The Heist Film

The Heist Film: Stealing with Style

DARYL LEE
Series: Short Cuts
Copyright Date: 2014
Pages: 144
https://www.jstor.org/stable/10.7312/lee-16969
  • Cite this Item
  • Book Info
    The Heist Film
    Book Description:

    A concise introduction to the genre about that one last big score,The Heist Film: Stealing With Styletraces this crime thriller's development as both a dramatic and comic vehicle growing out of film noir (Criss Cross,The Killers,The Asphalt Jungle), mutating into sleek capers in the 1960s (Ocean's Eleven,Gambit,How to Steal a Million) and splashing across screens in the 2000s in remake after remake (The Thomas Crown Affair,The Italian Job,The Good Thief). Built around a series of case studies (Rififi,Bob le Flambeur,The Killing,The Lavender Hill Mob,The Getaway, theOcean'strilogy), this volume explores why directors of such varied backgrounds, from studio regulars (Siodmak, Crichton, Siegel, Walsh and Wise) to independents (Anderson, Fuller, Kubrick, Ritchie and Soderbergh), are so drawn to this popular genre.

    eISBN: 978-0-231-85058-2
    Subjects: Film Studies

Table of Contents

  1. Front Matter
    (pp. i-iv)
  2. Table of Contents
    (pp. v-vi)
  3. ACKNOWLEDGEMENTS
    (pp. vii-viii)
  4. INTRODUCTION: THE HEIST AS GENRE
    (pp. 1-14)

    The heist film, or ‘big caper’ as it is sometimes called, is back on the marquee. The year 2001,annus mirabilis, saw the production of four major heists. Original titles from seasoned directors – Frank Oz’sThe Score, Barry Levinson’sBanditsand David Mamet’sHeist– were all successful, but the smash hit of the year was Steven Soderbergh’s star-studded reprise of the 1960 Rat Pack showcaseOcean’s Eleven(Lewis Milestone). The draw of Soderbergh’s remake came in part from its ensemble cast – George Clooney, Julia Roberts, Brad Pitt, Elliot Gould, Andy Garcia and Matt Damon among others –...

  5. 1 ORIGINS: THE NOIR HEIST
    (pp. 15-37)

    In their 1955Panorama of American Film NoirFrench film critics Raymond Borde and Etienne Chaumeton declared the birth of a ‘neo-gangster’ film in the United States. Their exemplary titles were Jules Dassin’sBrute Force(1947), John Huston’sThe Asphalt Jungle, and Robert Siodmak’sThe KillersandCriss Cross(2002: 78). The French critics were attuned to the manner in which these films reworked the gangster genre, splintering the 1930s archetype into other forms. In hindsight, however, it is striking that three of the four ‘neo-gangster’ films named were heists. Indeed, critics and filmmakers alike generally take John Huston’s crime...

  6. 2 FOUNDATIONS: THE NOIR HEIST AND ITS SATIRE AS AESTHETIC PARABLES
    (pp. 38-71)

    In the 1950s the heist film came into its own. There were a spate of not-so-memorable works from this era, but in the hands of more deft directors, the genre began to express idiosyncratic concerns across dramatic and comic modes, as in Jacques Becker’s taut elegy to an ageing gangster,Touchez pas au grisbi(1954), or Alexander Mackendrick’s splendid farceThe Ladykillers. Moreover, the heist film hit two pivotal points that gave the genre a broader appeal to audiences: eliciting sympathy for the criminal gang and experimenting with widescreen and colour formats. In the first case, it was never inevitable...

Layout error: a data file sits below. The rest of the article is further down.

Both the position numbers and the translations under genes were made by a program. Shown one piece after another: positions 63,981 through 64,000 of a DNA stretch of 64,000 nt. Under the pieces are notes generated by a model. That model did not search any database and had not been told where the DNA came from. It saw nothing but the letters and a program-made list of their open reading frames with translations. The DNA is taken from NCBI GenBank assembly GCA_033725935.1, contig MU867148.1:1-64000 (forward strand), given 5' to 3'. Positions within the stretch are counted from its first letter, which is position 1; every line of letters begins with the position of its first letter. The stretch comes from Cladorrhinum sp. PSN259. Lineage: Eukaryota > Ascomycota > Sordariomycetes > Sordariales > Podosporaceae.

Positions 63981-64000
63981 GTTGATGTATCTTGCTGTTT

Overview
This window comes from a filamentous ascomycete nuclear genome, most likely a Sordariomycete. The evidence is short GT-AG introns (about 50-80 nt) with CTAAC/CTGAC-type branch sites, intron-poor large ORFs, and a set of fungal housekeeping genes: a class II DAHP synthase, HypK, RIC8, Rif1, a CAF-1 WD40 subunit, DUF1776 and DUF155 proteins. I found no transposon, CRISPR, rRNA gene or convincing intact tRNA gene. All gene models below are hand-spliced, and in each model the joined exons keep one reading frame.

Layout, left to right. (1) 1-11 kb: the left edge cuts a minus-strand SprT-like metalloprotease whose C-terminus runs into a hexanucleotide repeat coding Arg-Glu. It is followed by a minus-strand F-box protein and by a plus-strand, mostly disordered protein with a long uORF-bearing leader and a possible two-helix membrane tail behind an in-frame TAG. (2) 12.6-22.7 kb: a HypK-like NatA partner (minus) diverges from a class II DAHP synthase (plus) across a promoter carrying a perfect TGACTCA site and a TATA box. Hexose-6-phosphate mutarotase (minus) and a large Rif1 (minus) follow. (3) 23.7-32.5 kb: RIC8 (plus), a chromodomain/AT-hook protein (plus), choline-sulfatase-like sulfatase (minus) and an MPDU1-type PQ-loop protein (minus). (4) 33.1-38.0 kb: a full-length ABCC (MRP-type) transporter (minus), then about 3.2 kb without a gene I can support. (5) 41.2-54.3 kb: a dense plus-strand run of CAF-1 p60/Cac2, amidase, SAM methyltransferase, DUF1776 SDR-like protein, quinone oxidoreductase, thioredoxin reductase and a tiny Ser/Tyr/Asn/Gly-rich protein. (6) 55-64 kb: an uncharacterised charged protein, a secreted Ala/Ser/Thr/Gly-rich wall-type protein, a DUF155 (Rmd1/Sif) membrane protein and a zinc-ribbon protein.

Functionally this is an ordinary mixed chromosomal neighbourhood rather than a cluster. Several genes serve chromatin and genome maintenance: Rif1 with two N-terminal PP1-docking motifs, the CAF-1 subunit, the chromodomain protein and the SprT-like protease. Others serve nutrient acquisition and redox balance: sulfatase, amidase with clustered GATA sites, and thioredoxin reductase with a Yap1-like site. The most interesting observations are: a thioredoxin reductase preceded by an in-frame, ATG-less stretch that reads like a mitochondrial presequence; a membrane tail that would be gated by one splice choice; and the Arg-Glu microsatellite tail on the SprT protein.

7. 3 CONVENTIONS: THE HEIST ADAPTS ITS MESSAGE
    (pp. 72-91)

    Whereas in the previous chapter I separated the modernist noir heist and its satire, in this chapter the two modes – dramatic and comic – reconverge as I map the heist between 1960 and 1980. The first decade was remarkable in terms of character and narrative variability, from social message films like the bleak, urban, race-consciousOdds Against Tomorrow(Robert Wise, 1959) to period pieces likeThe Day They Robbed the Bank of England(John Guillermin, 1960), and from true crime reconstructions (Robbery, Peter Yates, 1967) to comedies of high-society thieves (How to Steal a Million, William Wyler, 1966). Filmmakers...

  8. 4 RETURNS: PERPETUATING THE MYTH OF ORIGINALITY IN THE REMAKE
    (pp. 92-115)

    The heist film flagged across the 1980s, hinted at a comeback in the 1990s, and only reappeared with any kind of measurable regularity around 2000. Were we to look for attendant political or socio-economic factors that may have provided new terrain for the heist, the period 1980-2000 is bookended, on the national scene in the United States at least, by Jimmy Carter-era inflation and the tumultuous end of Bill Clinton’s second term. Meanwhile, Reagan- and Thatcher-era economic policies unleashed a heady form of capitalism that caused astonishing market fluctuations (for which international art markets, particularly for modernist works, provided a...

  9. SELECT FILMOGRAPHY
    (pp. 116-120)
  10. SELECT BIBLIOGRAPHY
    (pp. 121-130)
  11. INDEX
    (pp. 131-136)